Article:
My ever supportive Firefighting Farmer Papa Alvin! He is the reason why I like being around animals and why there is an abundance of food and trees in our bukid. In his younger years, he used to sell a sack of rice and a bunch of Banana (grown by my grandparents) so he can support his college education. Sipag! When he became a fireman, he moved to Davao City and and there my brother and I were born and raised. Growing up, I watched him grow chickens and vegetables in our small backyard. I’ve seen chickens mate (hahahahahaha), lay eggs and even observe in detail how an egg hatches! Parang National Geographic moment yun! Now, 2020. It’s been 8 years since we moved in his hometown. My Papa still inspires me. His chickens and ducks are now larger in numbers, roaming freely and still hatching eggs naturally. This year, my Farmer Papa and I are joining forces. I will help him develop his love for raising animals and he will help me develop my coconut farm while I am in Manila. He is very excited to grow more fruit trees, vegetables, and raise more native animals that we can consume, sell and share to our community. Papa, my very hardworking Papa, we are so proud of you! We love you! Let’s Go farming! Let’s support our farmer parents! Ipanghambog ug i empower nato sila! #farmingisTHEFUTURE #iamproudofmyfarmerparent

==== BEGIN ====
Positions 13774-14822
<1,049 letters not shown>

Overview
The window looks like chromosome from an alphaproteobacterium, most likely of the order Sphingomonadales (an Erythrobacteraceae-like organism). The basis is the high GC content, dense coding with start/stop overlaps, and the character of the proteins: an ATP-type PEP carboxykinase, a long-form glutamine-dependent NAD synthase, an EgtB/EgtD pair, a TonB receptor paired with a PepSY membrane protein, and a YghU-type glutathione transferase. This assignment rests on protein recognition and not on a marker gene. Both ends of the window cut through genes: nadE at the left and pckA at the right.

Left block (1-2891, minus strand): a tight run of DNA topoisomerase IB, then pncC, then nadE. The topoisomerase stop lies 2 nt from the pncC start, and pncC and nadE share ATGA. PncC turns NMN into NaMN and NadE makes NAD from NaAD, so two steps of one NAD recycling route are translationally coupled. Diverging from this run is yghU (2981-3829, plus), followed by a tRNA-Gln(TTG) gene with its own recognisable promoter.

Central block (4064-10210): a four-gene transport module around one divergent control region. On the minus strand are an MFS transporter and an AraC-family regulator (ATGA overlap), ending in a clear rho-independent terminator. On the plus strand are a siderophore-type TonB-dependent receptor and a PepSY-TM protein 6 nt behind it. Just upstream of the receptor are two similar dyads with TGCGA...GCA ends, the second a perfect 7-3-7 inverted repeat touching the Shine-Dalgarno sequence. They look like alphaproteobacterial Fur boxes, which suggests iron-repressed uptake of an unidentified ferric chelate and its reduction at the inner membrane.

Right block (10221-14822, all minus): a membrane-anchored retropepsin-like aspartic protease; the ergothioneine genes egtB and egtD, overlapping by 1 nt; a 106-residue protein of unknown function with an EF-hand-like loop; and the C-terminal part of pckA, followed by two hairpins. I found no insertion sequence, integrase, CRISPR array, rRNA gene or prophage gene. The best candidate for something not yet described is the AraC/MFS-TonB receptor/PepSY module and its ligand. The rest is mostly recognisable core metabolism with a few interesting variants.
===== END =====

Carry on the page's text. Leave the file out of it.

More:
A post shared by Inday Malinao (@indayalaiza) on

 

Bringing farming closer to the city

In the Metro, she also made an empty balcony flourish into an edible forest during the time of community quarantine. She grows several vegetables like sitaw, okra, chili, and ampalaya. In one Instagram story, she wrote, “Goal is to fill this balcony with food. This is my first attempt for balcony gardening.” 

 

 

Malinao suggests people living in the rural areas to get free seeds in their municipalities or barangays and for city dwellers to regrow kitchen scraps like sibuyas dahon, kangkong, camote tops, lemongrass, ginger, and garlic at home. As per the model, growing her food has been therapeutic; watching the seeds sprout gives her a sense of hope, helping her wipe out the fears of uncertainty. She added, “I guess this is the feeling of #FOODSECURITY”

 

 

The story of Malinao shows that farming can be fun and cool. However, this model shouldn’t be alone to be the voice of our local farmers; behind small and big advocacies are the vibrant future of agriculture if we, regardless of status, continue to educate more people about the importance of food security.